Editor’s Note | April 2009
We have lots of indications that you share our long-running commitment to European travel—through your letters and e-mails, as well as newsstand sales. Some of us are bound to Europe by our roots, pure and simple, but for many the connection is not always in our bloodlines so much as in the lessons about art and architecture, society, culture, and politics that Americans learn at school. Despite the negative gloss on “Old Europe” during the past few years, I believe it is just this, the “old” but eternally renewing part, that draws us back again and again. For all the modern people and places you pass on the street, visiting Europe inevitably involves interacting with history. Even when dining at a cutting-edge new restaurant or shopping in the boutique of the moment, you may well be overlooking an ancient cobblestoned street, an intimate piazza or cour, or a grand boulevard that has always been there—solid, reassuring, and enduring.
So this month, once again, we devote our entire issue to Europe, an annual event that will occur in April rather than May from now on, to give you more time to consider the summer ahead. The journey begins in Venice, with Italy correspondent Valerie Waterhouse’s insider guide to the water-bound city (“T+L’s Guide to Venice,”). For those in search of still-emerging destinations, we explore the Baltic Coast in Latvia and Estonia with contributing editor Thomas Beller (“Discovering the Baltic Islands,”). In “Simple Pleasures in Aix-en-Provence”, T+L news director Luke Barr returns to a family haunt in Aix-en-Provence with his wife, daughter, father, and grandmother. (The story strikes a chord in me, as I spent a summer there, living with a French family when I was 16.) Sean Rocha takes us to Norway—Oslo, Bergen, and beyond—to find out what life is really like in a nation with one of the world’s highest standards of living (“Traditional Life in Norway,”).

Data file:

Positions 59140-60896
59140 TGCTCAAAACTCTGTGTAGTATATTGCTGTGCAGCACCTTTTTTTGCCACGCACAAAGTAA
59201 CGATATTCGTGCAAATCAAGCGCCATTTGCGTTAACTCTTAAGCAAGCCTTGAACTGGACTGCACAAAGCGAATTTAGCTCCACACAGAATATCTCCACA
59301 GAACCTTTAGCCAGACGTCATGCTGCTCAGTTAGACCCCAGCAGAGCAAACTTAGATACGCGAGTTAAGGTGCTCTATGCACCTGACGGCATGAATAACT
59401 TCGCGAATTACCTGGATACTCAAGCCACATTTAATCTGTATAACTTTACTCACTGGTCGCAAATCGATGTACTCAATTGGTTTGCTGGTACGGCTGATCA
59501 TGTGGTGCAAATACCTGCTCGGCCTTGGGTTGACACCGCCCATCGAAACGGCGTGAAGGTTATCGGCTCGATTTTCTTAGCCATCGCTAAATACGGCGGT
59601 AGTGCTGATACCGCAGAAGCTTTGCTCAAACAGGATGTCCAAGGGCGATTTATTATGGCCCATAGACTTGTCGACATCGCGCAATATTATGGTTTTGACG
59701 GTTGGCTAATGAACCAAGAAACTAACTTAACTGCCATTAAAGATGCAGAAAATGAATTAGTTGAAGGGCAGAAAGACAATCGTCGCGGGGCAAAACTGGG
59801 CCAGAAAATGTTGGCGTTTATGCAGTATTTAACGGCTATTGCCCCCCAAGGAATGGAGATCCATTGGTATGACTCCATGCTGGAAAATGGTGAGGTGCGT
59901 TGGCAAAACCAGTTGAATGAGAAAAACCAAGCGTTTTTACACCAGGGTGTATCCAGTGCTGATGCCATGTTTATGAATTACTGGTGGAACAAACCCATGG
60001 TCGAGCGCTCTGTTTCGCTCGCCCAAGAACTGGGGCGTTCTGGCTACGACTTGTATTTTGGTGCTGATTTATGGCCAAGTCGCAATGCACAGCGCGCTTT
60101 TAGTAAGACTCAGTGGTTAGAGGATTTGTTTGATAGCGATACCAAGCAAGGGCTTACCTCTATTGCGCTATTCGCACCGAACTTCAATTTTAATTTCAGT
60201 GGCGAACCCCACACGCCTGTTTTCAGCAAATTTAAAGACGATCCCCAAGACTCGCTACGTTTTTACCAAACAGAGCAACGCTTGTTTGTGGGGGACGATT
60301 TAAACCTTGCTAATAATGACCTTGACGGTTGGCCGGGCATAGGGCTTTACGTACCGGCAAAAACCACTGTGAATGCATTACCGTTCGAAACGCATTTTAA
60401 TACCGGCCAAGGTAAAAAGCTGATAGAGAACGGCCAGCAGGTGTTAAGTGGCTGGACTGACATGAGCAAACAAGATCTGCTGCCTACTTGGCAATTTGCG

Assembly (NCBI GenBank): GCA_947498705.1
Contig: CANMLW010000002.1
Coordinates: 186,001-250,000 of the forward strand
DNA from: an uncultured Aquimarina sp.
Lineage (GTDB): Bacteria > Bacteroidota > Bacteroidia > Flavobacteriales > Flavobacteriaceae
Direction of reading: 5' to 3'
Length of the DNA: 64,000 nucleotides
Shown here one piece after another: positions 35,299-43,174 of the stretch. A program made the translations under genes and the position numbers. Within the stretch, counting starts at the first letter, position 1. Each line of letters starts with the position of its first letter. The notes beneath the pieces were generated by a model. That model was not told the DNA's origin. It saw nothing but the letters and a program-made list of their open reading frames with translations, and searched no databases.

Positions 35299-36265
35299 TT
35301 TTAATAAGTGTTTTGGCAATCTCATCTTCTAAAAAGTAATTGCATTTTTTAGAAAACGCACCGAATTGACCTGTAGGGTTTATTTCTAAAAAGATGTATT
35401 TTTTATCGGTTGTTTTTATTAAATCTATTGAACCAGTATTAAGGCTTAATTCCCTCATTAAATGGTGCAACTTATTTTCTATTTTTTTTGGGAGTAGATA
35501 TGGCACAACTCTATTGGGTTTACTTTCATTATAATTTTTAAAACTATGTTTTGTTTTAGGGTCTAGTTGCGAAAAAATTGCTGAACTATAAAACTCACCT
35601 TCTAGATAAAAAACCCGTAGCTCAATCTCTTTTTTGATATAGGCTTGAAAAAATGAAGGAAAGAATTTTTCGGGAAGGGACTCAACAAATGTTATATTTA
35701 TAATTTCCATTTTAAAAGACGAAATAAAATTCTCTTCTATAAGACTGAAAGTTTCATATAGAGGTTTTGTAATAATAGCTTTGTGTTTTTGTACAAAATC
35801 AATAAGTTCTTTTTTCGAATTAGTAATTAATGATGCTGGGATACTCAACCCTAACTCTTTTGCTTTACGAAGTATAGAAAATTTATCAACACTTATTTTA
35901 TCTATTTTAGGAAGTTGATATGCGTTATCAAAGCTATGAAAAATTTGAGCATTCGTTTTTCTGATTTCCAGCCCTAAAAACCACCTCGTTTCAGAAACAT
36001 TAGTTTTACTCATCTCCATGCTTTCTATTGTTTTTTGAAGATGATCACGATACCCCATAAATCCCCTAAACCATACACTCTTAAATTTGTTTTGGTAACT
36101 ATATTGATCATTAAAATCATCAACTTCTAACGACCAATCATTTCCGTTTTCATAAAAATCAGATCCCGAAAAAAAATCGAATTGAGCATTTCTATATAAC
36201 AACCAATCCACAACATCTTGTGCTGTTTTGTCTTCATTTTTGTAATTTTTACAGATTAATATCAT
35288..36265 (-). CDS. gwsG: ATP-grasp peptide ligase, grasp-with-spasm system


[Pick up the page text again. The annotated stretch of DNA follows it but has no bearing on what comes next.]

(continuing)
Also in this issue, we make a few nods to the current economic realities with a roundup of stylish hotels from Athens to Zurich, all for less than $250 a night (“22 Affordable European Hotels,”); a Strategies section devoted to getting more for your dollar in the air and on the ground (“11 Money-Saving European Travel Tips,”); and our essential primer on the newest ships and itineraries, as well as the best values (“2009 Best Cruise Ships,”).
My own summer vacation plans are likely to include Europe, despite the seductive options in our T+L Weekend Getaway guides. I’m reserving those for other seasons. Try as I might, I just can’t tear myself away from Italy by the sea.